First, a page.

Over the years of checking out new board games, we can typically predict what type of game will come from whom. ThinkFun is known for their single-player puzzle challenges. USAopoly has branded variations of classic titles. You can count on Cool Mini or Not to make something with amazing miniatures worth the retail price by themselves. I guess you could say we’ve pigeon-holed a number of publishers by their game types. If you’re good at what you’re doing, why not keep doing it?
One reason a company might consider changing things up is because they’re missing key game types in their library. Especially companies like Passport Game Studios who are well known for their medium and heavier games and also the classic Tokaido. Sure, they’ve dabble with lighter games like Quartz and Voodoo Mania, but there is at least one category missing from their catalog – a solid dexterity game! That’s where today’s feature, Hop!, fits in.
Unlike other dexterity games, Hop! is unique in that it is both a dexterity challenge and a board game at the same time. The first thing you’ll notice is the multi-level playing board. Yes, it must be assembled each time. No, it doesn’t take very long. In fact, it assembles in just a couple minutes and the included storage tray is perfectly designed to get it back into the original box.
Then you’ll certainly marvel at the pre-painted miniatures included with Hop!. One for each of the (up to) six players, they each seems to have their own personality. Picking the right one is much harder than simply deciding whether to be the shoe, thimble or race car.
The basis of Hop! is to throw a ring and try to get it on someone else’s finger. Sounds simple, right? Not so fast. First, the hurler (the person throwing) must release the rainbow ring before it is over the table. The skewerer (the person catching) has to begin with their elbow on the table, finger pointed up.
But don’t think that’s all there is to it. Hop! includes a full deck of cards with one drawn before each attempt. These introduce a wide variety of challenges to the throw, including adding an assistant (another player who is trying to help you success) and a turbulator (a player trying to prevent you from succeeding).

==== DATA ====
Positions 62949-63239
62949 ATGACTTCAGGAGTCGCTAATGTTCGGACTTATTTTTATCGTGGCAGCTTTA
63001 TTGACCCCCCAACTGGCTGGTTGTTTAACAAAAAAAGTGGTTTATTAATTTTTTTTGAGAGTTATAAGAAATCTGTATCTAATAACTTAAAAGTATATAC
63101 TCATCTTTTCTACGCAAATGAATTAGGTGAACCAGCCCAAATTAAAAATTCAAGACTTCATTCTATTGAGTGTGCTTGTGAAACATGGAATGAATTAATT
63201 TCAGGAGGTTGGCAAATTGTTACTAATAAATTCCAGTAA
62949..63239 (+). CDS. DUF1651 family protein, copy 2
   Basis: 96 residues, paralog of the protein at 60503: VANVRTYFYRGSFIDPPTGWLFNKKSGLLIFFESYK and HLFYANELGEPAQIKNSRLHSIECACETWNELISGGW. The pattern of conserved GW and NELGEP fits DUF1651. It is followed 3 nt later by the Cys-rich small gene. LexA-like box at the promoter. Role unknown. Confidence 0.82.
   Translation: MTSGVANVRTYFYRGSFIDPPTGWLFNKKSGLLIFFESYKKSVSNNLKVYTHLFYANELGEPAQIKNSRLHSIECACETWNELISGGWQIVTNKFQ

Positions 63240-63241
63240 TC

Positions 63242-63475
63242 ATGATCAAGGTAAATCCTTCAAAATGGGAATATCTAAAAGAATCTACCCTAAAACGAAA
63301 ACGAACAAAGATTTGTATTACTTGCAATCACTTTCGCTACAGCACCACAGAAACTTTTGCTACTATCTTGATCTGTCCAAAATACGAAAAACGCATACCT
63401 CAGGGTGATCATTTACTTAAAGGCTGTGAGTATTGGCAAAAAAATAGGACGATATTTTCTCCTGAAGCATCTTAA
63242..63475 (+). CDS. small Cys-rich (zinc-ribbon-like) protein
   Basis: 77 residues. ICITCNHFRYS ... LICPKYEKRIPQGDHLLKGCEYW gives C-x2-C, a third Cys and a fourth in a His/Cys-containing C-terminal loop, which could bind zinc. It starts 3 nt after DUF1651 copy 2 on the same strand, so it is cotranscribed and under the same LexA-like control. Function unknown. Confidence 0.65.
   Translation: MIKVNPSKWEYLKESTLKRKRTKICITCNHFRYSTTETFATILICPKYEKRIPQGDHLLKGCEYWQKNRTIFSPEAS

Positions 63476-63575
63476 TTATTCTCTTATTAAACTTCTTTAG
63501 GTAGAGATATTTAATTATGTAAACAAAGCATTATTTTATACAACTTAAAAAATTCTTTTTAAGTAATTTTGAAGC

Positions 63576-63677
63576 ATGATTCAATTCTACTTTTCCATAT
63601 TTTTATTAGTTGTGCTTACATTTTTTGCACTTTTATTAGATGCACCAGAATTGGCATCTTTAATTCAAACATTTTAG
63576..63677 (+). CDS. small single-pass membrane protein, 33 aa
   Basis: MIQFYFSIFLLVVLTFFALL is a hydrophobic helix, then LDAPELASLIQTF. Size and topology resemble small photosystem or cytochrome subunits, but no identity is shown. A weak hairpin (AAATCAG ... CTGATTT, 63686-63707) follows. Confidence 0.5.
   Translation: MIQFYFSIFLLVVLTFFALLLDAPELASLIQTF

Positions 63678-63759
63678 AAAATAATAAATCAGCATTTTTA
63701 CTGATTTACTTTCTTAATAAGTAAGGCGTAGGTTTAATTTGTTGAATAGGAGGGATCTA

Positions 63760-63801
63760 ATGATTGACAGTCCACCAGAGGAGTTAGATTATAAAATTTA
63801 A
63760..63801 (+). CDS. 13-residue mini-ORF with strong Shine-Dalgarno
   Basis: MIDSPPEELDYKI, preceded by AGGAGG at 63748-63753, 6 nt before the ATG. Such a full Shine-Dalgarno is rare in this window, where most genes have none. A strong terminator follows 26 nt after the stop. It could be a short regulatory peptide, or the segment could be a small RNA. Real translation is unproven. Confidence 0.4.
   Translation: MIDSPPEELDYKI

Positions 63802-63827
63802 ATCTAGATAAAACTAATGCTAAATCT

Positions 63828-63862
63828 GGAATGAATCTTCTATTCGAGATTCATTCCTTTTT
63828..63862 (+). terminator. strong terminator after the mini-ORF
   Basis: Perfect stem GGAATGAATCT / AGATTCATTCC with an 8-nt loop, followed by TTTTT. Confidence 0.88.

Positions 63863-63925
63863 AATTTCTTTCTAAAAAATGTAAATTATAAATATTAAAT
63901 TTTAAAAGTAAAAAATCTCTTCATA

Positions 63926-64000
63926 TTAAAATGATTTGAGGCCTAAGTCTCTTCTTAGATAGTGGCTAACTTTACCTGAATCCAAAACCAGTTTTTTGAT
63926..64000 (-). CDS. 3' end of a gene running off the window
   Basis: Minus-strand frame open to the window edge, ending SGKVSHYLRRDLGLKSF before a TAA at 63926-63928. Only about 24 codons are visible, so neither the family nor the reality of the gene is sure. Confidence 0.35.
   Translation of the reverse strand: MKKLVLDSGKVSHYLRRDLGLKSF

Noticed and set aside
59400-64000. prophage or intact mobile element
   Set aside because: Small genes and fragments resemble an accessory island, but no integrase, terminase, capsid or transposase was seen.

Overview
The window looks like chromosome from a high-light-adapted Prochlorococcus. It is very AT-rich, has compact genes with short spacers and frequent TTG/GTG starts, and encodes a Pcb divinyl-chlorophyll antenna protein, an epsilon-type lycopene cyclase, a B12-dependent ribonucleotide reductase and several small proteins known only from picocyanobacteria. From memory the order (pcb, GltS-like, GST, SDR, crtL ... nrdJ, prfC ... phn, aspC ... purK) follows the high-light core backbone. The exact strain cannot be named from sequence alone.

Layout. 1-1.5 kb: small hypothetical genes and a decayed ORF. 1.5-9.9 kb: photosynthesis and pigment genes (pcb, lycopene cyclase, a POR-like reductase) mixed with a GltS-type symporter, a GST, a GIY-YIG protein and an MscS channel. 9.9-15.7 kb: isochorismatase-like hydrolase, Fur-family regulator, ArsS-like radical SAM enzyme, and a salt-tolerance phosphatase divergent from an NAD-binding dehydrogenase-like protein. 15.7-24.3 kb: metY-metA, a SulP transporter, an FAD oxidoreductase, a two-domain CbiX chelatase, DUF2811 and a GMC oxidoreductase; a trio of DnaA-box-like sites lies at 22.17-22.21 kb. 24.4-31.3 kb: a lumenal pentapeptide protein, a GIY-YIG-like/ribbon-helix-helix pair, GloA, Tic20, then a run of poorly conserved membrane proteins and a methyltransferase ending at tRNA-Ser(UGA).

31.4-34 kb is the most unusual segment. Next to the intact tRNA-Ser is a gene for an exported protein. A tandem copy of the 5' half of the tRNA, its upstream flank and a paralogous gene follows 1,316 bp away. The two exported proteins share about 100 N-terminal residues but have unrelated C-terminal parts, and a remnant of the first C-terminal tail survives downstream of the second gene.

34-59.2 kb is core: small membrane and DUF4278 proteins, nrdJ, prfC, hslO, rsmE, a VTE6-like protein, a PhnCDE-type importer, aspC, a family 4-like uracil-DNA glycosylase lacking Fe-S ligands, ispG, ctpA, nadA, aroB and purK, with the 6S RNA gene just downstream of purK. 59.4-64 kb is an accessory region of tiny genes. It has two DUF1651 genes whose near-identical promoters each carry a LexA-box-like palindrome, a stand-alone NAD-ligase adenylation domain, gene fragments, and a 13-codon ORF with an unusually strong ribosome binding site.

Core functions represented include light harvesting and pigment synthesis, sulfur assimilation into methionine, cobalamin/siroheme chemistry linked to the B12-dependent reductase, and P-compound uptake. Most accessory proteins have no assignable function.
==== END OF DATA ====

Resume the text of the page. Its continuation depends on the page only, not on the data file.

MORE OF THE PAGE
They can also change up the rules of the challenge. For example, one card has the skewerer putting their hand on their forehead, extending their finger out like a unicorn instead of placing it on the table. Now you must aim higher and try not to hit your opponent in the face!
If the throw is successful, the hurler gets to move their figurine up one level on the game board. The skewerer gains a cloud token, as does any assistant. If your throw failed, you lose one of your five balloons (the skewerer and assistant don’t lose anything). The turbulator, if any, gains a cloud token from the table.
So no one is left out of any round, in Hop! there is a gambling aspect as well. Any person who is not involved in the actual throw as a hurler, skewerer, turbulator or assistant can bet on the outcome of the attempt. By placing their betting token either happy side up (betting on success) or unhappy side up (betting on a failure), they will win either a dove (correctly guessed) or a crow token (incorrect guess). These birds are traded in when a set of three are obtained. Three doves are exchanged for moving up a level on the game board, while three crows causes you to lose one of your balloons.
Players take turns at being the hurler until someone either reaches the top of the board (the 7th level) or loses their last balloon. You do not want to be the person that loses their last balloon – this causes you to fall off the board and will receive no points from your figurine. Each person then totals up the value of the level in which your figure is standing plus the total value of all the cloud tokens you received during the game. The player with the highest total wins Hop!.
Hop! is a little more expensive than your typical dexterity game, but as you can see by the quality of the components, the price is well-justified. Although it has a MSRP of $60, you can find copies on Amazon right now for a little more than 25% off! If Hop! is any indication of the quality of dexterity games to be issued by Passport Game Studios, we say “Bring them on!”. Be sure to check out their entire game catalog over on their website and watch their Facebook and Twitter feeds to find out what they’re currently working on. We’re especially excited to learn more about their upcoming steampunk-themed cooperative puzzle game, Professor Evil and the Citadel of Time! Hopefully we’ll be able to bring you a preview or two!
What is your favorite dexterity game?